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Dallas police chief reacts to use of his photos on campaign flyers

One of the candidates responded, saying the mailer didn't claim any endorsement.

DALLAS — Updated at 4:44 p.m. with a response from one of the candidates, who said he wasn't using the photo as an endorsement, and again at 6:15 to include a statement from the Dallas Fire-Rescue department.

The Dallas police chief is responding after at least two Dallas City Council candidates used photos of themselves with him on campaign materials.

Chief Eddie Garcia, who took over the top job at Dallas police in February, called it a violation of the department's Code of Ethics. He said if he had known about the photos, he would have asked the candidates not to use them.

“In my role as Chief, it not only violates our Code of Ethics, but it lessens the confidence in my role, that the job of Chief of Police is apolitical. Therefore, I do not, and ultimately cannot endorse any candidate. Had I known that my likeness in uniform or title would be used for campaign purposes, I would have respectfully requested candidates from refraining from this practice prior to these incidents,” said Garcia in a written statement. 

The flyers distributed to voters included one from Omar Narvaez, who is running in District 6, and another from Adam Bazaldua, who is running for re-election in District 7. 

Narvaez responded, saying the use of the photo wasn't meant to imply an endorsement. 

"Chief Garcia must have been misled. The mailer doesn’t claim any endorsements and the word endorsement is not even on it. This photo has been on my Facebook page for months. I had permission to use it and it wasn’t used any differently on the Facebook page than it was in the mailing. Its purpose is a visual to show the facts that I am working with police to improve public safety," he said in a written comment.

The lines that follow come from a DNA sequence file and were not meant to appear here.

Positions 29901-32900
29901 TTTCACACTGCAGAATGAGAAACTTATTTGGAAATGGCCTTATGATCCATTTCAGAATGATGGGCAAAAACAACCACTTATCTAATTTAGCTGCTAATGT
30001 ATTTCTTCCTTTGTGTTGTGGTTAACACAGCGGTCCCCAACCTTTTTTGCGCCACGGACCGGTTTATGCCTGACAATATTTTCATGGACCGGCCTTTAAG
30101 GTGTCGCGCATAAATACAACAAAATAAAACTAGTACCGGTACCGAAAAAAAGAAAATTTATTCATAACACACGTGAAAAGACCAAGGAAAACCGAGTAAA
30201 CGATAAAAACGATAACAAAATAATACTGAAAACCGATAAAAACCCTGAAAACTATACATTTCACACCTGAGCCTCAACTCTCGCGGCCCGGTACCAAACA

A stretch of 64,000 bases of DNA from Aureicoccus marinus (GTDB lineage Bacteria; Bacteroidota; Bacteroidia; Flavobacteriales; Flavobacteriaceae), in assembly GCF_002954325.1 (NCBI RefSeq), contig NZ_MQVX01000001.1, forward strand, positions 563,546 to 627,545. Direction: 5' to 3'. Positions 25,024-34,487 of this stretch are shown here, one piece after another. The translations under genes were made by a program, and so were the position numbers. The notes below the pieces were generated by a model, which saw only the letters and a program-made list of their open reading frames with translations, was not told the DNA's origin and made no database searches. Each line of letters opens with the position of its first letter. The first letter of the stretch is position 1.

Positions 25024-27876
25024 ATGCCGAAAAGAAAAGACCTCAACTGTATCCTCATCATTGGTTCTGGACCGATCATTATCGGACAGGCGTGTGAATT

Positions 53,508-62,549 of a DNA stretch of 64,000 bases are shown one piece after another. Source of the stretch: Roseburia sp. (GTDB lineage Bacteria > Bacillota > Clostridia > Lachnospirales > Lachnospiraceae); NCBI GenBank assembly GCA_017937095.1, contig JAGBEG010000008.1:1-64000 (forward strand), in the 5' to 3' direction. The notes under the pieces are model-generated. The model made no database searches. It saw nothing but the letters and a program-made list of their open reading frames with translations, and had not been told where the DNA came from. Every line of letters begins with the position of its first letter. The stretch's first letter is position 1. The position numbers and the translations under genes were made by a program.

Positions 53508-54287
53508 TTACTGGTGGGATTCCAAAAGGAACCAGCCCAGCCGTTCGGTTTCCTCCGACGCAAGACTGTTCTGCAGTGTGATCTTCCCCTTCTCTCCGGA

WFAA has reached out to the Bazaldua campaign for comment.

But Garcia wasn't the only public official who was critical of the his use of his photo in campaign materials. 

In a statement, the Dallas Fire-Rescue department said they were made aware that Fire Chief Dominique Artis and members of his command staff "have had their likenesses used in campaign materials while in uniform."

"As a matter of policy, uniformed members of Dallas Fire-Rescue cannot endorse or approve any candidates running for any office," a statement read. "Furthermore, it undermines the duties of a sworn public servant to engage in any conduct that would suggest an official preference toward anyone providing a public service to the City of Dallas or its citizens. These acts were done without our knowledge, and had we known it was taking place, we would have immediately requested it to stop."

Saturday is Election Day in Texas. 

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